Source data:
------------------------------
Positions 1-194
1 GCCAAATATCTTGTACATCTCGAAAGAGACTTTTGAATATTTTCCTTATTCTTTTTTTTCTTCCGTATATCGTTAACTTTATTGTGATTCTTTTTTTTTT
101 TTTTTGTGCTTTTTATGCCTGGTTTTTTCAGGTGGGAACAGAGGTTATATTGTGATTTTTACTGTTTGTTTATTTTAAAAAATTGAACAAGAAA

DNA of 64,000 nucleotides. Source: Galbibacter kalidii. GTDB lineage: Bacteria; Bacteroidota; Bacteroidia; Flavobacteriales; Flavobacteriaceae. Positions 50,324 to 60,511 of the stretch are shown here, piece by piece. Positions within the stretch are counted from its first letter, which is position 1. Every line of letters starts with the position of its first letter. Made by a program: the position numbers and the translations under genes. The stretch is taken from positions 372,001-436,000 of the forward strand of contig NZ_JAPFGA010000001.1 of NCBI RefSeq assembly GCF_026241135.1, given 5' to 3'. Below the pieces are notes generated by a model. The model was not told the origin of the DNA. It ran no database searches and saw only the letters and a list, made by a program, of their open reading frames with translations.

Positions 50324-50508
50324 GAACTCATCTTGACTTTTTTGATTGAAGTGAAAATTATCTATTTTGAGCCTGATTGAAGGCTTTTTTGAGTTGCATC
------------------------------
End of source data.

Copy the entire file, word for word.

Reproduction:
Positions 1-194
1 GCCAAATATCTTGTACATCTCGAAAGAGACTTTTGAATATTTTCCTTATTCTTTTTTTTCTTCCGTATATCGTTAACTTTATTGTGATTCTTTTTTTTTT
101 TTTTTGTGCTTTTTATGCCTGGTTTTTTCAGGTGGGAACAGAGGTTATATTGTGATTTTTACTGTTTGTTTATTTTAAAAAATTGAACAAGAAA

DNA of 64,000 nucleotides. Source: Galbibacter kalidii. GTDB lineage: Bacteria; Bacteroidota; Bacteroidia; Flavobacteriales; Flavobacteriaceae. Positions 50,324 to 60,511 of the stretch are shown here, piece by piece. Positions within the stretch are counted from its first letter, which is position 1. Every line of letters starts with the position of its first letter. Made by a program: the position numbers and the translations under genes. The stretch is taken from positions 372,001-436,000 of the forward strand of contig NZ_JAPFGA010000001.1 of NCBI RefSeq assembly GCF_026241135.1, given 5' to 3'. Below the pieces are notes generated by a model. The model was not told the origin of the DNA. It ran no database searches and saw only the letters and a list, made by a program, of their open reading frames with translations.

Positions 50324-50508
50324 GAACTCATCTTGACTTTTTTGATTGAAGTGAAAATTATCTATTTTGAGCCTGATTGAAGGCTTTTTTGAGTTGCATC